For thousands of Northern Virginia families, the Thanksgiving holidays have come to be as full of soccer balls as they are of turkeys.

Arlington will host its fifth annual soccer tournament starting tomorrow, with 1,800 players on 106 teams converging on the county for three days of competition, plus sightseeing trips squeezed in between day and night games.

In Reston, more than 2,100 players on 120 teams are expected to arrive tomorrow for the third annual soccer festival (unlike tournaments, the festivals have no "winners" or trophies). Sixty teams will come from out of state, including eight from Canada and two from Ireland, which also is sending a bagpiper.

Many of the Washington area's 35,000 soccer-playing boys and girls, aged 6 to 19, their coaches and families will attend other soccer tournaments, such as the Tidewater tournament held simultaneously in Williamsburg, Norforlk and nearby towns, and other, out-of-state tourneys.

Still others will take a brief break from what has become an almost year-round sport here, more popular than all other area sports combined. Soccer is the only sport with spring and fall seasons and hundreds of "traveling teams" that play in local leagues, and then on holidays and in summer go to tournaments around the United States, Canada and Europe.

Virtually the only holiday of the year still without an area soccer tournament is Christmas, because the ground usually is frozen. But over the New year's holiday several area teams travel South to play in events such as Miami's Junior Orange Bowl of soccer, where two Reston teams won last year.

Bowie, Springfield and the Braddock Road Soccer Association hold annual tournaments over the Memorial Day holiday, McLean hosts one in June to commemorate the end of school and the Journal newspapers sponsor a tourney over Labor Day. Last month, on Columbus Day weekend, a girl's tournaments with about 140 teams and 2,500 players was held on playing fields all over Northern Virginia.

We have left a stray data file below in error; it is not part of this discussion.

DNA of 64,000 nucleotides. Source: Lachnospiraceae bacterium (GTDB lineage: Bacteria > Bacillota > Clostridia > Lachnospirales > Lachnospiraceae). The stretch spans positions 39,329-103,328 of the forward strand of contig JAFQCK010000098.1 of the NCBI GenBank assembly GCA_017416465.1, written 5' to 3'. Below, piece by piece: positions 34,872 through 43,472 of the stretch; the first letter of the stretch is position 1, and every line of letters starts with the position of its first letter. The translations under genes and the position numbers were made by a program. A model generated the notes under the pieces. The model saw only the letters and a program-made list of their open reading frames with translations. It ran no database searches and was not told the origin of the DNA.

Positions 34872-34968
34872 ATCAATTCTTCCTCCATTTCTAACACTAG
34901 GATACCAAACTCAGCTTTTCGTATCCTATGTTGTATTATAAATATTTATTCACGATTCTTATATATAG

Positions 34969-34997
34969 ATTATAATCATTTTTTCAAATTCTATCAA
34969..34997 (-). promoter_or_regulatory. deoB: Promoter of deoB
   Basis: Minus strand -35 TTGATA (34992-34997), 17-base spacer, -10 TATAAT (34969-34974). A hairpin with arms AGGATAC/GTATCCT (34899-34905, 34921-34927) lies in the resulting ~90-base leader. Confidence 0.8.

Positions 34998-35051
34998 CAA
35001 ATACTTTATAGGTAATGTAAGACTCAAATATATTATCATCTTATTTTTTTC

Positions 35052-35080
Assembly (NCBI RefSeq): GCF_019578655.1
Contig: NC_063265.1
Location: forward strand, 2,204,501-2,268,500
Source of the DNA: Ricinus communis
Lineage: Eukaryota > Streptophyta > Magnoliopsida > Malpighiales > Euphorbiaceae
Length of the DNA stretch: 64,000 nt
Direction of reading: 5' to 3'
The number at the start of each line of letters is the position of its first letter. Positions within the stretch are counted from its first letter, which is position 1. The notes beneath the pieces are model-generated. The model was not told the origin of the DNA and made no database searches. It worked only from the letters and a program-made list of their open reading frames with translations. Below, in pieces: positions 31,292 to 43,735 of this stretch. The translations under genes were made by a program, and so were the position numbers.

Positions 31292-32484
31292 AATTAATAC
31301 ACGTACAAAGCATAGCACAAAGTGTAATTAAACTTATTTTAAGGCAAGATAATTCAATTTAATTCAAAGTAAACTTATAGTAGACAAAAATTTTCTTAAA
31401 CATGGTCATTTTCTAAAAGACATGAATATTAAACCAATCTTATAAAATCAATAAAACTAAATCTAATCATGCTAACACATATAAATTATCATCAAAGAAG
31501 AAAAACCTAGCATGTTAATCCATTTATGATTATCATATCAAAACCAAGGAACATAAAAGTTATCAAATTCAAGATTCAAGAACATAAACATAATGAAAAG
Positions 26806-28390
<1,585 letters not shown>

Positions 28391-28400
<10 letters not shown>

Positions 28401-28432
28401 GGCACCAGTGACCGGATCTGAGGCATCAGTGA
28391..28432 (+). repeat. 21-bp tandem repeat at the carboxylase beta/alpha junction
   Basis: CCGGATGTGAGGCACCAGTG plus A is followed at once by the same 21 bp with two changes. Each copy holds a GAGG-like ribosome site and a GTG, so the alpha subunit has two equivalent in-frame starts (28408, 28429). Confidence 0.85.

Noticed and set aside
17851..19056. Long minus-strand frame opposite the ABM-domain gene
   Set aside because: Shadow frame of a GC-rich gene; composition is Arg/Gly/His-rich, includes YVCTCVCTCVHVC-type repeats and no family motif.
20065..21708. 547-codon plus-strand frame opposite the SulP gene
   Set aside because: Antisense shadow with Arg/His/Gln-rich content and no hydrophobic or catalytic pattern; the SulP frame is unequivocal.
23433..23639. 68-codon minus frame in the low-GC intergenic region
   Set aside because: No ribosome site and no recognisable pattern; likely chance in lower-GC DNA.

But by far the year's biggest fests, with almost 4,000 participants, are the Reston and Arlington Thanksgiving celebration of soccer.

Organizing and running them has become so complicated that both Reston and Arlington now have soccer headquarters in local motels, with telephones and CB radio base stations. The major problems are lost referees and players, unable to find a particular soccer field in some remote section of the county.

The major costs of the tourneys are about $5,000 for referees' fees for the nearly 500 games to be played by Sunday, and for trophies and patches given to players. Visiting players also trade team patches with local players. Participating teams pay entrance fees of $50 in Reston and $75 to $100 in Arlington, programs are sold at games and Reston this year has a festival sponsor, American youth Hostels, which pays some of the festival costs.

The highest cost for families is transportation, which can be considerable for teams such as those from Dublin who have flown over for the Reston festival and a week of exhibition games and visits to the capital. Most players and coaches stay with families of host teams to cut down expenses, favors that are returned when local teams go on tours themselves.